On his first journey up the Ottawa River in search of the northern sea (Hudson Bay), Champlain stayed briefly at an Algonquin village near present-day Cobden. After learning that he had been misled as to the proximity of the illusive sea, Champlain proceeded down the Ottawa River from Lower Allumette Lake and returned to Quebec. (Ontario’s Historical Plaques)
The historical plaque is located in Cobden, behind the Visitor Centre in a park with a tall flagpole, on the north side of Highway 17.
Champlain and the Ottawa Valley, 1613
On his return to New France, Champlain travelled up the St. Lawrence River to meet his Aboriginal allies at today’s Lachine Rapids near Montreal. Their information and assistance were essential to his further travels along the St. Lawrence and into present-day Ontario. Champlain met his Algonquin (Anishinabe) colleagues at the rapids and promised to assist them in their campaign against the Iroquois (Haudenosaunee). In return, he received two canoes and one guide to aid in his own expedition. While at the rapids, Champlain also encountered Nicolas de Vignau, a young French interpreter who claimed to have travelled to Hudson Bay and back in just 17 days. Eager to test the validity of Vignau’s claim, Champlain departed Montreal with four Frenchmen, including Vignau, and one Algonquin (Anishinabe) guide in late May 1613.
Champlain and his party continued up the St. Lawrence River beyond today’s Lachine Rapids and proceeded across Lake of the Two Mountains to the Ottawa River.
They then made their way north and west along the Ottawa River, where they encountered numerous challenging and dangerous rapids. At one point on the river, they met members of an Algonquin (Anishinabe) nation who attempted to discourage Champlain from travelling any farther, probably to avert any possible threat to their control over the region’s waterways and trade. But Champlain was determined, and in the end the Algonquin agreed to provide him with a guide in return for a French hostage, and the party continued on its way.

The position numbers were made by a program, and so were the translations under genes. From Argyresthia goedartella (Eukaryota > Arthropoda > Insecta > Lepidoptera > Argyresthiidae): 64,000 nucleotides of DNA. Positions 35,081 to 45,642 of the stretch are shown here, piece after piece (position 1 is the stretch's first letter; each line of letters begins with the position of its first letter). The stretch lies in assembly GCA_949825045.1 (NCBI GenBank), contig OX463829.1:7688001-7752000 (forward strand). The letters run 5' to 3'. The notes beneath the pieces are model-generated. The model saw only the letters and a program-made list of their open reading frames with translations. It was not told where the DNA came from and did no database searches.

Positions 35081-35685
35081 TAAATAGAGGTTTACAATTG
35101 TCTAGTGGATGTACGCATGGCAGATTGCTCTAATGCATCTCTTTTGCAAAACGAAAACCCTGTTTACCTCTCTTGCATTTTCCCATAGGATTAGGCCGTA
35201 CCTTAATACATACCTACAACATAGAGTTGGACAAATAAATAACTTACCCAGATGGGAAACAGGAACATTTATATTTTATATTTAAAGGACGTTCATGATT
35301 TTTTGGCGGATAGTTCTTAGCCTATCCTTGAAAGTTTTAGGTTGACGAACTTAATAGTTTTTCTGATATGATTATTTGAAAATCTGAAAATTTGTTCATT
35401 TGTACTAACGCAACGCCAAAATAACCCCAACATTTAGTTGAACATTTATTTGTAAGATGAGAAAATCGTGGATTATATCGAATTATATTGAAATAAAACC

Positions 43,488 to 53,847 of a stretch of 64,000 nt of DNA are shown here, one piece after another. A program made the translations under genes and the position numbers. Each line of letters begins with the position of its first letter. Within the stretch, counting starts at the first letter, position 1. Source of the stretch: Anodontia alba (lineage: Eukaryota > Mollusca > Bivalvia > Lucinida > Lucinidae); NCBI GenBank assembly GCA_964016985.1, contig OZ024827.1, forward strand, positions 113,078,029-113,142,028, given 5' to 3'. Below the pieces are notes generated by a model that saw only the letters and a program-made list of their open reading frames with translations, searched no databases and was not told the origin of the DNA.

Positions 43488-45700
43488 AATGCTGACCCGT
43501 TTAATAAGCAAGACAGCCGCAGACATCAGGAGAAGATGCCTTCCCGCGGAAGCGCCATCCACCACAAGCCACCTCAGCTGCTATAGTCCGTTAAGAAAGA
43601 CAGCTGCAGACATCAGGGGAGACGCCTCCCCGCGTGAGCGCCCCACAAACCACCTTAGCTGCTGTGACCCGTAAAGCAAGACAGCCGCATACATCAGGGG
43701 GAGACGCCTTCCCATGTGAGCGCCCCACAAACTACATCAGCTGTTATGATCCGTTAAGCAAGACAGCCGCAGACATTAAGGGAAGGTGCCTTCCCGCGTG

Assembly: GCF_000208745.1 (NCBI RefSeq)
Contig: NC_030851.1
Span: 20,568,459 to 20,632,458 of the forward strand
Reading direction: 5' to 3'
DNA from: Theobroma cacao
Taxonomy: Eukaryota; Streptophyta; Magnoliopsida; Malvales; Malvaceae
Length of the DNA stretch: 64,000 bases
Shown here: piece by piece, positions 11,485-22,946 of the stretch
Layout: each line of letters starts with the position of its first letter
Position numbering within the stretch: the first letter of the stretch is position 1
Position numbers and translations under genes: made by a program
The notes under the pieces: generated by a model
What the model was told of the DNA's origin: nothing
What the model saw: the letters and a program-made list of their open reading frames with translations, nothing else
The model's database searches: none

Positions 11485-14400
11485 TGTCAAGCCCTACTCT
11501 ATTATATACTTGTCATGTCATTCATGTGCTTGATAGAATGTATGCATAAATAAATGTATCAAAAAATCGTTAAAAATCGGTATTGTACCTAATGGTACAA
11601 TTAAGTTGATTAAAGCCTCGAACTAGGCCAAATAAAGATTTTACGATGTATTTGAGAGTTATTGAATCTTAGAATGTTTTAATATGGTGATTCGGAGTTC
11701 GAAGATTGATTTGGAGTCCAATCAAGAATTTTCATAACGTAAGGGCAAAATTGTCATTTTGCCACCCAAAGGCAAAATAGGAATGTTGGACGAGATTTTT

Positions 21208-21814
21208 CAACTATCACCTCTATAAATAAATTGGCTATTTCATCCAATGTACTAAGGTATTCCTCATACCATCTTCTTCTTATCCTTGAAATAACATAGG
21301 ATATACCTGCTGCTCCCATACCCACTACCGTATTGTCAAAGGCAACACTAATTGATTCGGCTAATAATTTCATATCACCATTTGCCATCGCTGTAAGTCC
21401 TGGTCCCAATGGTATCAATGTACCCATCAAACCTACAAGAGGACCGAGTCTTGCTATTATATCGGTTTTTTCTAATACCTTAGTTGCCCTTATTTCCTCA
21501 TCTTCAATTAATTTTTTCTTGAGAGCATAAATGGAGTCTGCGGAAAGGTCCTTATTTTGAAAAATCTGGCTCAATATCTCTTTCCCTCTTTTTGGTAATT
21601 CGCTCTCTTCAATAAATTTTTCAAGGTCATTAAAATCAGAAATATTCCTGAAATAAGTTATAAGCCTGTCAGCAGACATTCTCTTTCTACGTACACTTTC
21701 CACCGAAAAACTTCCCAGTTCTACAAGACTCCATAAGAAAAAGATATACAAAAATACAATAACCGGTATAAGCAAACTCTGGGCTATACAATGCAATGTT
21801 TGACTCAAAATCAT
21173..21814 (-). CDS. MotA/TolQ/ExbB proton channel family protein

They left the Ottawa River at Lac des Chats and made their way through a series of lakes with extremely difficult portages. At Muskrat Lake, they encountered another Algonquin (Anishinabe) nation, made an alliance and were led to today’s Allumette Lake, where Champlain was reunited with the Algonquin (Anishinabe) war chief Tessoüat, whom he had first met at Tadoussac in 1603.
Tessoüat welcomed Champlain with a “tabagie” (celebration) on Morrison Island, but the chief was not keen for Champlain to travel on to today’s Lake Nipissing to build an alliance with the Nipissing nation, as Champlain desired. During this meeting, Champlain was led to believe that Vignau had lied about his journey to Hudson Bay. He was expelled from the group and Champlain did not see him again. Unable to travel farther on this particular expedition, Champlain prepared to return to Quebec and on to France. Before departing in mid-June, he erected a white cedar cross on Allumette Island. He was back in France
by the end of September.
In France, Champlain published an account of his journey titled Les voyages du Sieur de Champlain Saintongeais, capitaine ordinaire pour le Roy, en la marine. He also worked to establish a new investment group, the Compagnie du Canada, or “Champlain’s Company,” to ensure continued financial support for exploration and settlement in New France. Recognizing a need to attend to the religious development of the new colony, Champlain recruited members of the Récollet clergy to establish a mission in New France. He was keen to return to the St. Lawrence Valley and arranged to depart France in the spring of 1615.
Source: Ontario Heritage Trust